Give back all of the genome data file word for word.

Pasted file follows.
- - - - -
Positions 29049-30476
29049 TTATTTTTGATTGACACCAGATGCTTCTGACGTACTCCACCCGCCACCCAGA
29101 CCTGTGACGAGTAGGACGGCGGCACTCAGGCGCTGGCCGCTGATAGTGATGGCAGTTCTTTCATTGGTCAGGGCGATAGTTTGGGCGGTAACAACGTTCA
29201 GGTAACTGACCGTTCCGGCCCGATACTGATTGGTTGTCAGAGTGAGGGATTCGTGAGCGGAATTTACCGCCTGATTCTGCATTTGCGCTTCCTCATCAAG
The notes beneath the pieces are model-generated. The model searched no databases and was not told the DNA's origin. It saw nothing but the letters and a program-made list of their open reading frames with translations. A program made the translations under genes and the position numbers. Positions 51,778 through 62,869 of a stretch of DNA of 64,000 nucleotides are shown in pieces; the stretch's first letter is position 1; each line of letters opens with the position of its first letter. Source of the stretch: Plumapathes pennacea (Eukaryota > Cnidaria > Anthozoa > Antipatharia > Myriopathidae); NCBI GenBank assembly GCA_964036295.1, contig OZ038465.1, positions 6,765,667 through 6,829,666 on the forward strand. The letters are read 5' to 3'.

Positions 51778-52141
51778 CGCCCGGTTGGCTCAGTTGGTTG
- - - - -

Positions 29049-30476
29049 TTATTTTTGATTGACACCAGATGCTTCTGACGTACTCCACCCGCCACCCAGA
29101 CCTGTGACGAGTAGGACGGCGGCACTCAGGCGCTGGCCGCTGATAGTGATGGCAGTTCTTTCATTGGTCAGGGCGATAGTTTGGGCGGTAACAACGTTCA
29201 GGTAACTGACCGTTCCGGCCCGATACTGATTGGTTGTCAGAGTGAGGGATTCGTGAGCGGAATTTACCGCCTGATTCTGCATTTGCGCTTCCTCATCAAG
The notes beneath the pieces are model-generated. The model searched no databases and was not told the DNA's origin. It saw nothing but the letters and a program-made list of their open reading frames with translations. A program made the translations under genes and the position numbers. Positions 51,778 through 62,869 of a stretch of DNA of 64,000 nucleotides are shown in pieces; the stretch's first letter is position 1; each line of letters opens with the position of its first letter. Source of the stretch: Plumapathes pennacea (Eukaryota > Cnidaria > Anthozoa > Antipatharia > Myriopathidae); NCBI GenBank assembly GCA_964036295.1, contig OZ038465.1, positions 6,765,667 through 6,829,666 on the forward strand. The letters are read 5' to 3'.

Positions 51778-52141
51778 CGCCCGGTTGGCTCAGTTGGTTG